Without TETFund, many institutions, including Federal Government-owned ones would have been in a sorry state. I don’t think any institution in Nigeria, be it state or federal government-owned would have been able to carry out any physical development. TETFund is the live wire of tertiary institutions in Nigeria. We must commend the Federal Government for its establishment because it has made a great impact in the development of tertiary education in Nigeria and has today taken over the sponsorship of seminars, conferences, workshops and many other things. TETFund also sponsors lecturers for their masters’ degrees and PhD. This has brought relief to states and even the Federal Government.

How many of your staff have benefited from TETFund’s sponsorship for academic staff?
So many of my staff members have benefited from the TETFund’s in the execution of their masters’ and PhD programmes. We have made access to these sponsored programmes in such a way that lecturers go in batches so that the school will not be left empty. At the moment, we have about 20 lecturers doing their PhD programmes while 16 others are pursuing their masters’ degree outside the country.
Apart from the TETFund and internally generated revenue (IGR), don’t you get any subvention from the state government?

I think this privilege to generate and spend IGR given to us by the state government is more than any kind of subvention. And if you ask me, I would say that it is enough, because the government pays our salaries monthly and promptly. Since we know the financial situation of the country are prudent with our little resources to be able to achieve our set targets. Managing what we get from our IGR has really helped us, so we are not complaining. 

What are your views on the dichotomy between the Higher National Diploma (HND) certificates and bachelors’ degrees from universities?
Well, if you look at it critically, you will find out that the dichotomy is very unnecessary. But unfortunately, in Nigeria today, we are just after certificates and not the content. That is our problem and that is why there is the discrimination. If you look at the curriculum content for the HND and that of bachelors’ degrees, you will agree with me that each of these certificates can be treated based on their content. More so, each of them has been established with a particular mandate, and they are fulfilling their mandate and set objectives. So, why the discrimination?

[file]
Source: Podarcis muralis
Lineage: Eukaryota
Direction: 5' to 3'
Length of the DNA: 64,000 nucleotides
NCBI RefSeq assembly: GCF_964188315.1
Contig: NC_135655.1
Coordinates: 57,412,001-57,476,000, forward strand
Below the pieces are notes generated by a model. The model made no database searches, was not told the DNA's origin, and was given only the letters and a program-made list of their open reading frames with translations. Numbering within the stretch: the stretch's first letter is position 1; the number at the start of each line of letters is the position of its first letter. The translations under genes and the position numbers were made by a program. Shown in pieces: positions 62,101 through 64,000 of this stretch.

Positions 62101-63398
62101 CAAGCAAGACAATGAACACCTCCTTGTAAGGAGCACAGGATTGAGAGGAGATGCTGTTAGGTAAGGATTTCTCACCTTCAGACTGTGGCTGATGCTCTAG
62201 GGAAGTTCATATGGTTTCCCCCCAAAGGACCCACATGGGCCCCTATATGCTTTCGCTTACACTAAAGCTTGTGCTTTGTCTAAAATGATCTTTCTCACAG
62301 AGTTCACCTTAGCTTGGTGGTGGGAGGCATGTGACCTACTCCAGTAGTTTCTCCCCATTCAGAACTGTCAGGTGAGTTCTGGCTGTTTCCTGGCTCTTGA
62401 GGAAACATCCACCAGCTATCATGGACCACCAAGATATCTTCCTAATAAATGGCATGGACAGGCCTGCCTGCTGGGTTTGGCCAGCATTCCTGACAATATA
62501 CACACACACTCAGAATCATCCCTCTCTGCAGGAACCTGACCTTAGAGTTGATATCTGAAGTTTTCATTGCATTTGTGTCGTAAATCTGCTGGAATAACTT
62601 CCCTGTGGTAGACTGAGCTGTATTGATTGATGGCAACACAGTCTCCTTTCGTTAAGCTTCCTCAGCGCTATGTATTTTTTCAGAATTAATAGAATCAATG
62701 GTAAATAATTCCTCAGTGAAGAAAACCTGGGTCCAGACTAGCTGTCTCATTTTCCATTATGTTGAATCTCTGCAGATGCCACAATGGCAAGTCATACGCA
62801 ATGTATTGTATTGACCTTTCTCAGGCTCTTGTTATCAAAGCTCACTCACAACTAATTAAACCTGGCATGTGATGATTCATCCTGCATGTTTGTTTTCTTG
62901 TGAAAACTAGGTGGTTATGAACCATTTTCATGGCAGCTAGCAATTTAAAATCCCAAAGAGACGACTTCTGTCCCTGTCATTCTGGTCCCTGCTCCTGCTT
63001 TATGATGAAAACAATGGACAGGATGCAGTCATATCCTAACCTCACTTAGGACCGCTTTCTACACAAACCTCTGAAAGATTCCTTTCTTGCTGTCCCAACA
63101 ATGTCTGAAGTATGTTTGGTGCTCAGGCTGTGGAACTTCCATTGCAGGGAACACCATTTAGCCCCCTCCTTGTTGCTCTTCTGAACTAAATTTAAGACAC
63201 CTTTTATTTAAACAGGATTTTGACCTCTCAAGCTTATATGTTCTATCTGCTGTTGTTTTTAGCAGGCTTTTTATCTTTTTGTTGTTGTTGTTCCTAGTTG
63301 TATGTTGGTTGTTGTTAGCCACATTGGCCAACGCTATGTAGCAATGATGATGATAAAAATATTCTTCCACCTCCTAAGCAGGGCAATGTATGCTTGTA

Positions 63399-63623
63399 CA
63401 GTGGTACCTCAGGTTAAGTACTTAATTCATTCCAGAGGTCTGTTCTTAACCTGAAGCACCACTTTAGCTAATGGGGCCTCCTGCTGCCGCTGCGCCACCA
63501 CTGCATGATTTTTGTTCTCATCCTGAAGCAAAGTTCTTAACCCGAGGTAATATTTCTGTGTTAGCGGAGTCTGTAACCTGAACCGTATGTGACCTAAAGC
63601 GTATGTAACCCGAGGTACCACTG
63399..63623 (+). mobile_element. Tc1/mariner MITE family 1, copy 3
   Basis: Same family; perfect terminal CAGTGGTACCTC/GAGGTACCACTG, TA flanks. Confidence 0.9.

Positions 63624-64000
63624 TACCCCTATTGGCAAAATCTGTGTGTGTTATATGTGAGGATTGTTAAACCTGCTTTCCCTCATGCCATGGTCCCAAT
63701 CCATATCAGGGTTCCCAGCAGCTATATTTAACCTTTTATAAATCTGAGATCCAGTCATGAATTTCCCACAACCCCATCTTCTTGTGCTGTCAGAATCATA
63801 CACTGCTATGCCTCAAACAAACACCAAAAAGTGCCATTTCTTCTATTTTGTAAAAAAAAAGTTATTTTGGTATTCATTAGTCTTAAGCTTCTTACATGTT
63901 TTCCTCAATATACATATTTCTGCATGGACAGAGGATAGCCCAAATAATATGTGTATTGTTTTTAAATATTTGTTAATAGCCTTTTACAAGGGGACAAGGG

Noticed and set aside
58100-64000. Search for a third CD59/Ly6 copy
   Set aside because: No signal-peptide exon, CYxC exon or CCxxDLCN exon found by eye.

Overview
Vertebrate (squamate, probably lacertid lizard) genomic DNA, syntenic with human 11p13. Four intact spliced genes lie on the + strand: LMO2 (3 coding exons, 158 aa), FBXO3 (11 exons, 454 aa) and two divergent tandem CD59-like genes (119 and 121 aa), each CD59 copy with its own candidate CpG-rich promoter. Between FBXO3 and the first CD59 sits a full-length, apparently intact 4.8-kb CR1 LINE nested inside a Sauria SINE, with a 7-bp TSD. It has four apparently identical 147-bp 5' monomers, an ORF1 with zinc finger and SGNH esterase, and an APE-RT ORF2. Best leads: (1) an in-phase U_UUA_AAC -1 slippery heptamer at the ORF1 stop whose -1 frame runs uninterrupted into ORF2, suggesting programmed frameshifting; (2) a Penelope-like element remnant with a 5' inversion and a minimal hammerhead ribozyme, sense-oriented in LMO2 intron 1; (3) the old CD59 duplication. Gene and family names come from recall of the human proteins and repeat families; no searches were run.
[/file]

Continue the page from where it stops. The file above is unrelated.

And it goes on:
However, I think the Federal Government has also contributed to the discrimination. We have the National Universities Commission (NUC), a body established to regulate the activities of Nigeria universities, but the same government finds it difficult to establish a similar body to regulate the activities of polytechnics. This was one of the demands of the polytechnic lecturers when they embarked on the last strike action. So to me, there should be no basis for the discrimination.

What kind of polytechnic would you want to leave behind?
I will want leave a polytechnic that will be among the three best polytechnics in the entire North, and of course among the 10 best polytechnics in Nigeria. That is my goal and that is what I am working towards achieving and with the kind of cooperation that I have enjoyed from both the staff and the students in the last one year we will achieve it. So many projects have been completed and others are ongoing. About 10 of them courtesy of TETFund and our little revenue. In the last one-year, we have remodeled our Bida campus to a polytechnic status.

Last year, polytechnic lecturers embarked on a lengthy industrial action, which paralyzed academic activities for almost one year. How do you think we can avoid frequent strike actions in our tertiary institutions?
When you look at the history of strike actions, it is supposed to be the last resort as far as industrial disputes are concerned. But in Nigeria, it is like both the government and the unions enjoy industrial disputes.

However, I think that the incessant strike actions by either the Academic Staff Union of Polytechnics (ASUP), or the Academic Staff Union of Universities (ASUU) are not healthy for our educational system. They have very negative effects, not only on the students, but also on the economy, because a programme that is designed to last maybe for three or four years sometimes extend to six to seven years. So, we should try as much as we can to discourage strike actions in our education system. They are not the solutions that we need.